Energy Minister Doris Leuthard still thinks it is correct to phase out nuclear energy, saying the change in energy policy is a “great chance for Switzerland” if the country positions itself well.This content was published on September 4, 2013 - 20:51
“The turnaround is already taking place,” Leuthard told media in Bern on Wednesday, pointing to the increase in renewable energies. She was presenting the first set of the government’s measures to achieve the Energy Strategy 2050.
The government estimates that around half of the long-term targets would be achieved with this first package.
According to Energy Strategy 2050, devised in the wake of the March 2011 nuclear disaster at Fukushima, energy consumption is to be reduced by more than a third by 2035 and nearly half by 2050.
The energy-saving measures will have the most effect on fossil fuels (petroleum, gas and coal), which currently cover 70 per cent of the total energy needs. Their contribution is to dip below 50 per cent by 2050, while the remaining need is to be met almost exclusively by renewable energy sources.
Consumption of electricity is supposed to diminish gradually. Giving up atomic energy – 40 per cent of today’s electricity – is to be made up almost entirely by new renewable energy, such as solar and wind.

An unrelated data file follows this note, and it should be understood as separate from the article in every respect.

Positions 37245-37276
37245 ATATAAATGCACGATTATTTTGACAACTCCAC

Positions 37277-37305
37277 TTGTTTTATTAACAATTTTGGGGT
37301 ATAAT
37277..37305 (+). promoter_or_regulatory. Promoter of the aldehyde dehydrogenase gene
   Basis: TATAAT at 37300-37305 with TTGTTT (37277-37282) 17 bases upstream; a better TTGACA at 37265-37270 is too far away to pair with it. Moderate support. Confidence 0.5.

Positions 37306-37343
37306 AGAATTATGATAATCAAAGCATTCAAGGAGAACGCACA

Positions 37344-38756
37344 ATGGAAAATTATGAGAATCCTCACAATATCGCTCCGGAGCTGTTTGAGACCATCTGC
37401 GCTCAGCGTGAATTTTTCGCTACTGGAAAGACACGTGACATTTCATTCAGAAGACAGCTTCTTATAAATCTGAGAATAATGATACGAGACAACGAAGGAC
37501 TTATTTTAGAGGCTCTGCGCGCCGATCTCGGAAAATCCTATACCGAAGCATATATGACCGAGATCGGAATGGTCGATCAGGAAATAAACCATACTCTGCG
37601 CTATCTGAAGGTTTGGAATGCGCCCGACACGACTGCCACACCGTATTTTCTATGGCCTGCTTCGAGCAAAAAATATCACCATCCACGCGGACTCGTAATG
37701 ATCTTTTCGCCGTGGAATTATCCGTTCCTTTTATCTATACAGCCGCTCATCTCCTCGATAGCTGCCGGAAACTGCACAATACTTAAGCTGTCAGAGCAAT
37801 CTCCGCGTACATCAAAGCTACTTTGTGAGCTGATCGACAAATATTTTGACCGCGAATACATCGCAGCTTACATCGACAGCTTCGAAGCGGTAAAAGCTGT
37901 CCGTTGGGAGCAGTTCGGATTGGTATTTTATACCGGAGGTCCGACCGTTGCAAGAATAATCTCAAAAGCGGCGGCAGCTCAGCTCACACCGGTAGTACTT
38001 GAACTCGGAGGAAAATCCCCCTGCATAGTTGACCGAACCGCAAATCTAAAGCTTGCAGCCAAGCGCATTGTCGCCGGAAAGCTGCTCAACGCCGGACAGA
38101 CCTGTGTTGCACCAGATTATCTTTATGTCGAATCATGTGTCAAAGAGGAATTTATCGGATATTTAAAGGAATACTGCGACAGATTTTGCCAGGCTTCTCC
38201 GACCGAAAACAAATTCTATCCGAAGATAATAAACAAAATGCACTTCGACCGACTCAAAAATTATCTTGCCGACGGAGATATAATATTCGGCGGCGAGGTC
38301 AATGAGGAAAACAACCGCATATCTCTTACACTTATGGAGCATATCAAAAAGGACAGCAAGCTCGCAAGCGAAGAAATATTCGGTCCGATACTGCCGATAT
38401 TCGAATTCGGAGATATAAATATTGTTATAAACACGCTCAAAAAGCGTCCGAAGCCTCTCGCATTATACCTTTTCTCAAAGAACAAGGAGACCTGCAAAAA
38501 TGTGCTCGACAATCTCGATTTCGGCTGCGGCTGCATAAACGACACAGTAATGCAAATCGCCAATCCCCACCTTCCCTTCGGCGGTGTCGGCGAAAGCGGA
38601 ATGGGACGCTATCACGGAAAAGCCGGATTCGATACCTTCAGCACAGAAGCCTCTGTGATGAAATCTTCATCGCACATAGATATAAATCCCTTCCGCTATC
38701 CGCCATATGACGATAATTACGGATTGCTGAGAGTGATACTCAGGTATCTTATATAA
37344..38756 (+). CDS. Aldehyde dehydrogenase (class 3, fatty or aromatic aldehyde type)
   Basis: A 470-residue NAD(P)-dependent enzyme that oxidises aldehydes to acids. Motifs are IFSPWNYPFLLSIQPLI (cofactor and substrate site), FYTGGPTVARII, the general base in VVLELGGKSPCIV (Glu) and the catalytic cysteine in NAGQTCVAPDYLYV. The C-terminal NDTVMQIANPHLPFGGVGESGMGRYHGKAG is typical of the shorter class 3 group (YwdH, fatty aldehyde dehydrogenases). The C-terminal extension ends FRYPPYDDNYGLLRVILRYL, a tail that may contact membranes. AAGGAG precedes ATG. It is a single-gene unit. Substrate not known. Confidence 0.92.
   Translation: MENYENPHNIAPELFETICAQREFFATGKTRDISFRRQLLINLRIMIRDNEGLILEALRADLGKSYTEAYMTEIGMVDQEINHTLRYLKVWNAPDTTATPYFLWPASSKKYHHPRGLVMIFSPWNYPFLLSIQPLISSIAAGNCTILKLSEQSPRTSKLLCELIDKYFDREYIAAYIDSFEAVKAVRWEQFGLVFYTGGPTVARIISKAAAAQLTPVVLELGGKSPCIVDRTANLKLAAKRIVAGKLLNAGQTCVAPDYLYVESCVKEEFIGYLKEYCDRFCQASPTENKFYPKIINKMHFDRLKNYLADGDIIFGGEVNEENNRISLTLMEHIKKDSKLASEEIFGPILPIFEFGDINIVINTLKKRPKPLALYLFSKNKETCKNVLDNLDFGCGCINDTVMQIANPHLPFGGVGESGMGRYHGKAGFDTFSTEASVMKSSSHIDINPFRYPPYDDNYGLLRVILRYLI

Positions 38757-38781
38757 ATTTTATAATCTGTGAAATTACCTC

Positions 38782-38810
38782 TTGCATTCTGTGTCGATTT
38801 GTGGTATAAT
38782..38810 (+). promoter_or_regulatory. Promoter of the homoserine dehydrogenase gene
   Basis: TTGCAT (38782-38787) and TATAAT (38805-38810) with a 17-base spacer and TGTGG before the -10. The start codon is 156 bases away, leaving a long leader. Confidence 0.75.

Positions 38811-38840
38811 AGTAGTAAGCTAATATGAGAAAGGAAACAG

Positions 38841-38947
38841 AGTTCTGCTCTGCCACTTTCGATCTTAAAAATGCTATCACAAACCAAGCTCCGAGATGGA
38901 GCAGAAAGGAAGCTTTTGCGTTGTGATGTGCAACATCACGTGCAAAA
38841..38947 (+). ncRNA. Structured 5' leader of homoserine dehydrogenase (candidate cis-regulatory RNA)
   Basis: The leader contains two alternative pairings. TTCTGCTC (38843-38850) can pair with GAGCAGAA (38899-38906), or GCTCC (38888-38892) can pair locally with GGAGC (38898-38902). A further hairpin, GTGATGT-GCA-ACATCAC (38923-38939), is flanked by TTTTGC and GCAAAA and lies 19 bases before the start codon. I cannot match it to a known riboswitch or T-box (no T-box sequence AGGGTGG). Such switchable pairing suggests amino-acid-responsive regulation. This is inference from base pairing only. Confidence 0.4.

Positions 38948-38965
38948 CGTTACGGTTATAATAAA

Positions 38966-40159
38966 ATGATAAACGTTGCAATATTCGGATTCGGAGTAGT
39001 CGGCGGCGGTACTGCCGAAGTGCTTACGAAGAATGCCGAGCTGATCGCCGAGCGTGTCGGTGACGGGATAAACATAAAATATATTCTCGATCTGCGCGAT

To limit opposition to the building of new power plants, exploitation of renewable energy is being declared “in the national interest”, with higher priority than nature and the landscape.
The government expects the new renewable energy plants to cost CHF30 billion ($32 billion) and the price of energy to increase 20-30 per cent by 2050.
Following the crisis at the Fukushima nuclear power plant, the Swiss government suspended all processes relating to the building of new power plants and ordered a review of options for the country’s energy mix in the future.
Two months later, the cabinet announced it wanted to gradually decommission the country's nuclear power plants by 2034.
However, it still refuses to set an exact date for individual reactors.
Leuthard said at the time that the country’s five nuclear power stations would not be replaced when they reach the end of their lifespan.
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